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Linear-time algorithm for a lowrank matrix approximation

In this appendix, we outline the lowrank matrix approximation algorithm in more details.

Let $ N_x$ be the number of samples both in space and wavenumber. Let us denote the samples in the spatial domain by $ \mathbf{x}=\{x_1,\ldots,x_{N_x}\}$ and the ones in the Fourier domain by $ \k =\{k_1,\ldots,k_{N_x}\}$ . The elements of the interaction matrix $ \mathbf{W}$ from equation (11) are then defined as

$\displaystyle W_{ij} = e^{\i [\phi(x_i,k_j,\Delta t] - x_i \cdot k_j]},\quad 1\le i,j\le N_x.$ (17)

Here we describe an algorithm by Engquist and Ying (2009) that generates, in a time linear with respect to $ N_x$ , an approximate factorization of $ \mathbf{W}$ of rank $ r$ in the following form

$\displaystyle \mathbf{W} \approx \mathbf{U M V^*}\;,$ (18)

where $ \mathbf{U}$ consists of $ r$ selected columns from $ \mathbf{W}$ , $ \mathbf{M}$ is a matrix of size $ r\times r$ and $ \mathbf{V^*}$ consists of $ r$ selected rows from $ \mathbf{W}$ .

The first question is: which columns of $ \mathbf{W}$ shall one pick for the matrix $ \mathbf{U}$ ? It has been shown by Goreinov et al. (1997) and Gu and Eisenstat (1996) that the $ r$ -dimensional volume spanned by these columns should be the maximum or close to the maximum among all possible choices of $ r$ columns from $ \mathbf{W}$ . More precisely, suppose $ \mathbf{W} = [w_1,\ldots,w_{N_x}]$ is a column partitioning of $ \mathbf{W}$ . Then one aims to find $ \{j_1,\ldots,j_r\}$ such that

$\displaystyle \{j_1,\ldots,j_r\} =$   argmin$\displaystyle _{\{j_1,\ldots,j_r\}} \mathrm{vol}_r(w_{j_1},\ldots,w_{j_r}).$ (19)

However, finding a set of $ r$ columns with almost the maximum $ r$ -dimensional volume is a computationally difficult problem due to the following two reasons. First, the length of the vectors $ N$ is typically very large for three dimensional problems, hence manipulating these vectors can be costly. Second, the number of the vectors $ N_x$ is also large. A exhaustive search over all possible choices of $ r$ vectors to find the one with the maximum volume is prohibitive expensive, so one needs to find a more practical approach.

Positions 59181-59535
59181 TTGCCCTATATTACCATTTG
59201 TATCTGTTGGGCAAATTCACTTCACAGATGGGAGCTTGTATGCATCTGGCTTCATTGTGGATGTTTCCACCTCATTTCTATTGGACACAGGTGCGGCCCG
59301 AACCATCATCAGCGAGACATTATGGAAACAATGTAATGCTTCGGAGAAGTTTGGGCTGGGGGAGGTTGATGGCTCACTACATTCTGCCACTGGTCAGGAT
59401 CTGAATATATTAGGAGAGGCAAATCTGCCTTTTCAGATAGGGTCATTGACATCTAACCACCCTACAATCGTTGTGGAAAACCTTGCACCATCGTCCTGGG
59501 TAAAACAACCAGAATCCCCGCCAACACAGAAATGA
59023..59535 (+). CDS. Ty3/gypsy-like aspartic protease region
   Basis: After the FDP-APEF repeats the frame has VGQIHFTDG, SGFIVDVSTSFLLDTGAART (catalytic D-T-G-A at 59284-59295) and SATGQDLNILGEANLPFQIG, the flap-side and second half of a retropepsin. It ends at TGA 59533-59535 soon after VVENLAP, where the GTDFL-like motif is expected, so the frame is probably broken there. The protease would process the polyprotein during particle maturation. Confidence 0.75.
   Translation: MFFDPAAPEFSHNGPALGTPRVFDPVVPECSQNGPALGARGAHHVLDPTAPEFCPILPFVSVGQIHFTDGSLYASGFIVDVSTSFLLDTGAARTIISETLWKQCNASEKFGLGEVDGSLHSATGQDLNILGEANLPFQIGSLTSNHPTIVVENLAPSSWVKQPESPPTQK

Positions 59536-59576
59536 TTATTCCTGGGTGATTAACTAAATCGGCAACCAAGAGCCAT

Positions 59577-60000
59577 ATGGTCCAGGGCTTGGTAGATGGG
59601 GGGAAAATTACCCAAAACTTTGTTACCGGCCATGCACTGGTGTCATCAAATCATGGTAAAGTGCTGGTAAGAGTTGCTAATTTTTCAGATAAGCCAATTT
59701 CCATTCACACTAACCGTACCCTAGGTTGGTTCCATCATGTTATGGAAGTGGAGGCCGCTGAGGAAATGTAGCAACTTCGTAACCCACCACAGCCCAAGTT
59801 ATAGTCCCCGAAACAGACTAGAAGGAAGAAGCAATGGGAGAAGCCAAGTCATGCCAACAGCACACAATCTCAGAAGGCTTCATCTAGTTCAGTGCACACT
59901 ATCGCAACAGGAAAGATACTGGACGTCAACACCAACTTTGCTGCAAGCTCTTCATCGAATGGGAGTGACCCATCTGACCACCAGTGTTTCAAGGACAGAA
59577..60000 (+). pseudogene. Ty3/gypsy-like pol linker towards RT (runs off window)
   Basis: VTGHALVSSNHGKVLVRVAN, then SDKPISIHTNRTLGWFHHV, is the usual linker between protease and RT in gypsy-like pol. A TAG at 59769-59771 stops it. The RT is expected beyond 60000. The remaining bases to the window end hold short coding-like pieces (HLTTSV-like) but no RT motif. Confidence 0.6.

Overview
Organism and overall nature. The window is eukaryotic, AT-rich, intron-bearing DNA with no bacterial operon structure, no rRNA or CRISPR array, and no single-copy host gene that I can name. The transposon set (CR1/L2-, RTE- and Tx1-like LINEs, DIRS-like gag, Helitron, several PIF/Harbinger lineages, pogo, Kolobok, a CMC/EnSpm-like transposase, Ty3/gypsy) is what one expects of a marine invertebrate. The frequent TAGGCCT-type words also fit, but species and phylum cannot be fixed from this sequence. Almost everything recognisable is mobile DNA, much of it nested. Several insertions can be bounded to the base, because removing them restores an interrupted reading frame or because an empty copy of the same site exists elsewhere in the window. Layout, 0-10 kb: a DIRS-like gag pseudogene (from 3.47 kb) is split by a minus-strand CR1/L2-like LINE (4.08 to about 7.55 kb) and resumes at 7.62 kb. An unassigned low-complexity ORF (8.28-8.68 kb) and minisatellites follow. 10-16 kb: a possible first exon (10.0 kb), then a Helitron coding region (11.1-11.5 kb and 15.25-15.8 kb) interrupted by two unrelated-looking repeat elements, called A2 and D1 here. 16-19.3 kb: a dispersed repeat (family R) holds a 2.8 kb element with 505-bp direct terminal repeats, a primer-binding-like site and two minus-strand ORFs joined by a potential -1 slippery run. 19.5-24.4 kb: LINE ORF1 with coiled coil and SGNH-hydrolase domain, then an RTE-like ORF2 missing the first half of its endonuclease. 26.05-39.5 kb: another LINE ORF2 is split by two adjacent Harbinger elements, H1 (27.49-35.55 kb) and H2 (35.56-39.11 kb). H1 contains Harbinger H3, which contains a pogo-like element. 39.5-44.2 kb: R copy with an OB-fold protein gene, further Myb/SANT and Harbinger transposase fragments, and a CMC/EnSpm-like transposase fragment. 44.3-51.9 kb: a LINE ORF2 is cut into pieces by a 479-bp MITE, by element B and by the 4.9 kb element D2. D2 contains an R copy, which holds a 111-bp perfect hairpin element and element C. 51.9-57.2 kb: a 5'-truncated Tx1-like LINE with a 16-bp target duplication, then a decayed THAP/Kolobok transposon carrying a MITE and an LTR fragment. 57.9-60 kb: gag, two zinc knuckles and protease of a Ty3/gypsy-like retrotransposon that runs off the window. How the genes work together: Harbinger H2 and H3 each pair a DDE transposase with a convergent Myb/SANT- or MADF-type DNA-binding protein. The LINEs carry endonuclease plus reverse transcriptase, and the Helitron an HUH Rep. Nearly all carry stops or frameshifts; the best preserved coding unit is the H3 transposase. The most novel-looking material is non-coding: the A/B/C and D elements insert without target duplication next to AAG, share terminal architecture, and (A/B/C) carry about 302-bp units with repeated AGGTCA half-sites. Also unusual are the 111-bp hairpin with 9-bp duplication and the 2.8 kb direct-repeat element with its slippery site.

In order to overcome the problem associated with long vectors, the first idea is to project to a lower dimensional space and search for the set of vectors with maximum volume among the projected vectors. However, one needs to ensure that the volume is roughly preserved after the projection so that the set of vectors with the maximum projected volume also has a near-maximum volume in the original space. One of the most celebrated theorems in high dimensional geometry and probability is the following Johnson-Lindenstrauss lemma (Johnson and Lindenstrauss, 1984).

Theorem 1   Let $ v_1,\ldots,v_N$ be a set of $ N$ vectors in $ R^d$ . Let $ T$ be a randomly generated subspace of dimension $ t=O(\log N /\varepsilon^2)$ and use $ P_T$ to denote the orthogonal projection onto $ T$ . Then with high probability,

$\displaystyle (1-\varepsilon) \lVert v_i-v_j \rVert \le
\sqrt{\frac{d}{t}} \lVert P_T v_i-P_T v_j \rVert \le
(1+\varepsilon) \lVert v_i-v_j \rVert

for $ 1\le i,j \le N$ .

This theorem essentially says that projecting to a subspace of dimension $ O(\log N)$ preserves the pairwise distance between $ N$ arbitrary vectors. There is an immediate generalization of this theorem due to Magen (2002), formulated slightly differently for our purpose.

Theorem 2   Let $ v_1,\ldots,v_N$ be a set of $ N$ vectors in $ R^d$ . Let $ T$ be a randomly generated subspace of dimension $ t=O(r^3 \log N /\varepsilon^2)$ and use $ P_T$ to denote the orthogonal projection onto $ T$ . Then with high probability,

$\displaystyle (1-\varepsilon) \cdot \mathrm{vol}_r(v_{i_1},\ldots,v_{i_r}) \le
..._T v_{i_r}) \le
(1+\varepsilon) \cdot \mathrm{vol}_r(v_{i_1},\ldots,v_{i_r})

for any $ \{i_1,\ldots,i_r\} \subset \{1,\ldots,N\}$ .